Changement climatique


Showing 494 results

Year: 2022

Countries must strongly invest in climate-proofing and developing early warning and early action mechanisms to reduce the impact of climate risks, disaster risks and build resilience. A key element in sustainable and transformative development in agriculture is ensuring that investments are designed with robust evidence about both past and future climate variability, seasonality, and extremes.

The urgent need for climate investments in adaptation action has been strongly recognized by several global institutions, given the observed and projected climate impacts on critical sectors, particularly agriculture. Climate risk screening ensures that the linkages between hydrological, meteorological, and climatological hazards and impacts on agricultural systems are fully understood well in advance to strengthen project formulation and implementation.

The Climate Risk Toolbox (CRTB) was developed to support climate-resilient project design. The tool is an open-access resource, hosted on the Hand-in-Hand Geospatial platform, allowing users to obtain a climate risk screening in a few simple steps. The CRTB simplifies climate risk screenings. It can be used by development practitioners for high-level screening at an early stage of planning processes or project design.

Year: 2022

The This paper summarizes the findings of WGII AR6 which runs over 3000 pages, focusing on the assessment’s conclusions and their effect on agrifood systems.

WGII contribution to AR6 was released in February 2022. Several chapters are relevant to the agrifood system, especially the chapters on “Food, Fibre, and other Ecosystem Products”, “Water”, “Poverty, Livelihoods and Sustainable Development”, “Health, Wellbeing, and the Changing Structure of Communities”, “Key Risks Across Sectors and Regions”, “Climate Resilient Development Pathways”, as well as the many regional chapters (such as “Africa”, “Asia”), “Summary for Policymakers”, and “Technical summary”. 

Year: 2022

46 out of the 47 countries in sub-Saharan Africa (SSA) submitted a first nationally determined contribution (NDC) to the United Nations Framework Convention on Climate Change (UNFCCC) as of 31 December 2020; South Sudan submitted an intended nationally determined contribution (INDC) back in 2015 but has yet to ratify the Paris Agreement. Seventeen countries1 in SSA have already submitted a new or updated NDC at the time of publication. For the sake of this publication, first round NDCs were reviewed to provide a synthesis of how the agriculture and land use sectors are represented in the mitigation and adaptation contributions in the region. The analysis points to key gaps and opportunities for enhancing ambition in the agriculture and land use sectors in second round NDCs, as well as challenges and barriers to implementation.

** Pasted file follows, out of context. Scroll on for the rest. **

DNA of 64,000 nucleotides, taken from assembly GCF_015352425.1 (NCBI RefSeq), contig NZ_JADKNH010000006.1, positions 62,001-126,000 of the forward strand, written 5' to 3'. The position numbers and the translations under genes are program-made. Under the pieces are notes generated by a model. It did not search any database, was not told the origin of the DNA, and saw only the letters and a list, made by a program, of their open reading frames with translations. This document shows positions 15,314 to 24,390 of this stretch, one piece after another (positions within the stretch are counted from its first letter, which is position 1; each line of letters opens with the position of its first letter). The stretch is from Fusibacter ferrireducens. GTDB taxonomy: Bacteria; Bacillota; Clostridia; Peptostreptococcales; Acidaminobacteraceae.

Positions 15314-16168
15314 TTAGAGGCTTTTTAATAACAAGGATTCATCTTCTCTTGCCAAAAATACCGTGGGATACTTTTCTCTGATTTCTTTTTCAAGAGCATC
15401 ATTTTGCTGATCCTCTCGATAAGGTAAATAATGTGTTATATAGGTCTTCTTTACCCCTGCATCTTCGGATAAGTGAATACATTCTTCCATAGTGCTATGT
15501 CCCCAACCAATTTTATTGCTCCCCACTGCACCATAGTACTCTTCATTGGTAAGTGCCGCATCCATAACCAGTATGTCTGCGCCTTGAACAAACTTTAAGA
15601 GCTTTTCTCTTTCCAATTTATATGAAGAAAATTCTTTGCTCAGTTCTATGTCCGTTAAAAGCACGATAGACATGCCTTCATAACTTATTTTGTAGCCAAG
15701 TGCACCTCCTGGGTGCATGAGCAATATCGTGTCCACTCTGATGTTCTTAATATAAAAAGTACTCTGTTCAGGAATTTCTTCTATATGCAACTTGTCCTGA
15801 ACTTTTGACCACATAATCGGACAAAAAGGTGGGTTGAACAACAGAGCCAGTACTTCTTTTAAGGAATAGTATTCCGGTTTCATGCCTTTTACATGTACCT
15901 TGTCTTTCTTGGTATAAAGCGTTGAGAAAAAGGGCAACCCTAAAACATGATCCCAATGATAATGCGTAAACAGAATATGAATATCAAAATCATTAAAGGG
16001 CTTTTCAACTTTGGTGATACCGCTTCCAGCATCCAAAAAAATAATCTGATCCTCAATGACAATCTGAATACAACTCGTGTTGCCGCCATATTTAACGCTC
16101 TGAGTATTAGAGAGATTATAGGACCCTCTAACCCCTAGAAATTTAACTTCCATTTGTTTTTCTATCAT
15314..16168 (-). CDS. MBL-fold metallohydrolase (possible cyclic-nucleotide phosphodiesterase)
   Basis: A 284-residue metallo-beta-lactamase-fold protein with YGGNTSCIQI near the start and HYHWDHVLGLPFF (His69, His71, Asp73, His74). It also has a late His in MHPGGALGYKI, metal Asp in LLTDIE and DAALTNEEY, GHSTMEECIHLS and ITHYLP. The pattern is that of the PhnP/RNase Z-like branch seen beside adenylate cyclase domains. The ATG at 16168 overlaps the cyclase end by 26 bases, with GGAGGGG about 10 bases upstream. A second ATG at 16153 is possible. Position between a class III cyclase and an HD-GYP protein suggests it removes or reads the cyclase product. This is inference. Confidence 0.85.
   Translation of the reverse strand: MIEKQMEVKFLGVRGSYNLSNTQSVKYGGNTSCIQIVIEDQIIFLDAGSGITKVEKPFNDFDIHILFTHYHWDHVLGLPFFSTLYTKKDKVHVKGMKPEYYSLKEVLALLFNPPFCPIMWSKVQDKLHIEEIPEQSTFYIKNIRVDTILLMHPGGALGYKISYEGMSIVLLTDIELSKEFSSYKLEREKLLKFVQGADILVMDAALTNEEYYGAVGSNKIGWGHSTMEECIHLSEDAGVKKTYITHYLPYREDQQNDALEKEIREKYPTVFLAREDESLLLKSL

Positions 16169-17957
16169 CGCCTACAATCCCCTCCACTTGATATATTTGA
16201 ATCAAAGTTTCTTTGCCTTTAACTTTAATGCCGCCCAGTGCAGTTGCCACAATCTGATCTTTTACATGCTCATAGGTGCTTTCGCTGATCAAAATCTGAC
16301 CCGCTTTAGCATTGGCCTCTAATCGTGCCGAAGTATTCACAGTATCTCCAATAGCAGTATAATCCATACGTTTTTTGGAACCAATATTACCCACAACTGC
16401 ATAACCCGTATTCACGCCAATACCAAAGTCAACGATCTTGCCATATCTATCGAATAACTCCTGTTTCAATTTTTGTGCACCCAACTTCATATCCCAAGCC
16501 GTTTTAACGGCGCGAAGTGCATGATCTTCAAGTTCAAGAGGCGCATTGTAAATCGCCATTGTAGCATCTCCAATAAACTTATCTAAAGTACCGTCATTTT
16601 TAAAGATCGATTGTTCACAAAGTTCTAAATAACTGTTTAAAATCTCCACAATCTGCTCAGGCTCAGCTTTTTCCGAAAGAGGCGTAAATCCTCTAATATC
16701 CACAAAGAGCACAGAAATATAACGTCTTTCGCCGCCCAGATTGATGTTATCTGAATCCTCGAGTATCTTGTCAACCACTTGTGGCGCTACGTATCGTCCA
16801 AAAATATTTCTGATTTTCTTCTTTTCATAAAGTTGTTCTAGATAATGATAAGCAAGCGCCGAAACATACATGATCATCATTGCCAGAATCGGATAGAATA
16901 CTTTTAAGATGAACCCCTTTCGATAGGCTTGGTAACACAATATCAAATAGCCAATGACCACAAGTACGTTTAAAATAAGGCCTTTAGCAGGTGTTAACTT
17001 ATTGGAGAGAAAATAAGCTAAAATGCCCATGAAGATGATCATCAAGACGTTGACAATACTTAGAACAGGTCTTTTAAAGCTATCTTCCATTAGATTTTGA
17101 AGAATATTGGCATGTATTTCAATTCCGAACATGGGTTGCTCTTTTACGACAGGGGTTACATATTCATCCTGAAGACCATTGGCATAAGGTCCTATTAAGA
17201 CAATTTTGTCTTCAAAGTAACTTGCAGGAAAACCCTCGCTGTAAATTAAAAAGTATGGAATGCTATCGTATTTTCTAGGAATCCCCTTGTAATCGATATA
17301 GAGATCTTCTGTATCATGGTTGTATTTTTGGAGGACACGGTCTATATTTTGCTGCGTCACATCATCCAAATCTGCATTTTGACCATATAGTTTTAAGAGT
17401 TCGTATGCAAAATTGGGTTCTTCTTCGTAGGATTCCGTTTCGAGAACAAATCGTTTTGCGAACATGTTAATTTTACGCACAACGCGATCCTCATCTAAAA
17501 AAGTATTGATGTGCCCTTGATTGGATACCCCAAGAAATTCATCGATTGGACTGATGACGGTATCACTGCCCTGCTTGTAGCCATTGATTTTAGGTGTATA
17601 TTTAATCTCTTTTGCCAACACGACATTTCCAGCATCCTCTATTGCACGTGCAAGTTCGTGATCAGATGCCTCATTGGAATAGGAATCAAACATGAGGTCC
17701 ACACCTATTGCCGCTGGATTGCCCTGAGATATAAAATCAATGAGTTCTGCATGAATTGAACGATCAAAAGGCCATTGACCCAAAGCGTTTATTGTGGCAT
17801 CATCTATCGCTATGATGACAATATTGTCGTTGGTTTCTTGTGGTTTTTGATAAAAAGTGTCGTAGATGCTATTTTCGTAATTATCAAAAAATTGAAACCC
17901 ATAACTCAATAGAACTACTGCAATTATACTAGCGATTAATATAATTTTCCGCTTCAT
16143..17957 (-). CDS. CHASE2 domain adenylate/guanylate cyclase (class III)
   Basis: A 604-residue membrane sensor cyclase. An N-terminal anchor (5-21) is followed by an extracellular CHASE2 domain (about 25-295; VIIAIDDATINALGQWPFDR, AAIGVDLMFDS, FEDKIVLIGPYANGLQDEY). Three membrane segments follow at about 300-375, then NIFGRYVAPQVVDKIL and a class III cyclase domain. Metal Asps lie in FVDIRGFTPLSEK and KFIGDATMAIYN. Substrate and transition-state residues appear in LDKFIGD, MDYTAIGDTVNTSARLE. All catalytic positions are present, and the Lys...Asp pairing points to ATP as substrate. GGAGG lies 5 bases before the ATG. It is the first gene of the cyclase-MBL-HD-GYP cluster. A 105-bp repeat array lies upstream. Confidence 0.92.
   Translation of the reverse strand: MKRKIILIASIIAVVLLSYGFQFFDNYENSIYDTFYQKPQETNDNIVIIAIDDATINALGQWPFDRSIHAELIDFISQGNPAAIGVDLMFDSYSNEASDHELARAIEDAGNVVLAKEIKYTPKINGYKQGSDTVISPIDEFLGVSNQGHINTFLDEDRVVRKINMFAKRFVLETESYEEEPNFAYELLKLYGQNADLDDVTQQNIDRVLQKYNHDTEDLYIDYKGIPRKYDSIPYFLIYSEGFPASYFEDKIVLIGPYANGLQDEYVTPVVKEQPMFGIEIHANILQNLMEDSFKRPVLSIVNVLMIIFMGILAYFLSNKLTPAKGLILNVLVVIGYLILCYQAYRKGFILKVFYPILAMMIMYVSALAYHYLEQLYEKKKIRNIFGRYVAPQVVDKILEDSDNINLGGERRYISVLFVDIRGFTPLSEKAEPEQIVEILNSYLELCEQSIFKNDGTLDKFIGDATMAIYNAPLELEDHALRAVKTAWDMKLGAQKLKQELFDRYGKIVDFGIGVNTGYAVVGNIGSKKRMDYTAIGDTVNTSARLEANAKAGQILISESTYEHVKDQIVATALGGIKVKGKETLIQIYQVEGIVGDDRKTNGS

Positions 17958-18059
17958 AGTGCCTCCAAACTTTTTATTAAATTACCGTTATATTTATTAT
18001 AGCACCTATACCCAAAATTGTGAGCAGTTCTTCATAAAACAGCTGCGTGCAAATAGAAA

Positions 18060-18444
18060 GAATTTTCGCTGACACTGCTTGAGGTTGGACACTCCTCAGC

Year: 2022

This report presents a model crop residue value chain that can support the collection, transport, storage of rice straw which can enable productive uses of rice straw. Moreover, it estimates the quantity of rice straw produced in each district in Punjab and further estimates the investment needed in developing a crop residue supply chain in the state. Finally, it also undertakes a techno-economic assessment of energy technologies to identify the most profitable way to use rice straw to produce sustainable energy.

Bioenergy and food security (BEFS) assessment – Seychelles
Year: 2022

A sustainable and stable energy supply is essential for a country’s stability and wellbeing. Seychelles, like many small island developing states (SIDS), currently depends on imported energy, in the form of fossil fuels. The high dependence on fossil fuel imports means Seychelles is highly vulnerable to disruptions in global markets. The situation is exacerbated by a reliance on imported food, which accounts for about 70 percent of food consumption. To limit this dependence, it is aiming to increase its reliance on renewable energy to 15 percent by 2030, with a long-term ambition of using 100 percent renewable sources for electricity production. 

Sustainable bioenergy is one form of renewable energy that can be used to green a country’s energy mix. This Sustainable Bioenergy Assessment report for Seychelles looks at the potential for sustainable bioenergy within the country, considering the country context, conditions and delicate habitat. The report considers sustainable biomass sources from the agriculture, forestry and waste sectors.

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